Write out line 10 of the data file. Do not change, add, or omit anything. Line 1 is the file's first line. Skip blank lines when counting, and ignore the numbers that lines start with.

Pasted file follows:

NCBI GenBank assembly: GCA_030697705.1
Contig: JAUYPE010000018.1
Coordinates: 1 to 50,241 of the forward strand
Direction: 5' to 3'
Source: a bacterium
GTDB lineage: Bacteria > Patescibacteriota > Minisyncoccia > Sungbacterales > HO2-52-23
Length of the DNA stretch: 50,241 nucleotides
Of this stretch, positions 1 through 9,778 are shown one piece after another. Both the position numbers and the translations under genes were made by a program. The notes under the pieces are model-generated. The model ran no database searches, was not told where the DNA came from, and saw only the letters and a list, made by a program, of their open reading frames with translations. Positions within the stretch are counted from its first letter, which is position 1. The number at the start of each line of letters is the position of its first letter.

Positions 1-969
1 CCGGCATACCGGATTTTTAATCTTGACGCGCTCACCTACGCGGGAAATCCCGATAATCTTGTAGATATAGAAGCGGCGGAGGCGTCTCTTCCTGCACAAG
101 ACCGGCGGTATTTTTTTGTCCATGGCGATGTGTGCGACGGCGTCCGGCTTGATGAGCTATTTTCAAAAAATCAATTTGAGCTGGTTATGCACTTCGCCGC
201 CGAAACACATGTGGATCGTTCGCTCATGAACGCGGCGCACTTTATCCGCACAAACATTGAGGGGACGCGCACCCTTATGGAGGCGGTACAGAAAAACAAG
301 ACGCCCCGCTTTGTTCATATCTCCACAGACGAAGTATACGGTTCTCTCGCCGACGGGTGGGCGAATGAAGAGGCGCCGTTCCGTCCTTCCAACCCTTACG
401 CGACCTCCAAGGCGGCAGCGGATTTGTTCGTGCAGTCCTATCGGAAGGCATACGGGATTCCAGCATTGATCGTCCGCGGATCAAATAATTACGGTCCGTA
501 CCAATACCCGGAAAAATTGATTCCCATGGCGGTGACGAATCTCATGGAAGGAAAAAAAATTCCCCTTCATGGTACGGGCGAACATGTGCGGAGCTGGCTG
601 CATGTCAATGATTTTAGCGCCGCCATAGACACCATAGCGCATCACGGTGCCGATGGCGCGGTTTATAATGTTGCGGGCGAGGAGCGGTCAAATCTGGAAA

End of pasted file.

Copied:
1 CCGGCATACCGGATTTTTAATCTTGACGCGCTCACCTACGCGGGAAATCCCGATAATCTTGTAGATATAGAAGCGGCGGAGGCGTCTCTTCCTGCACAAG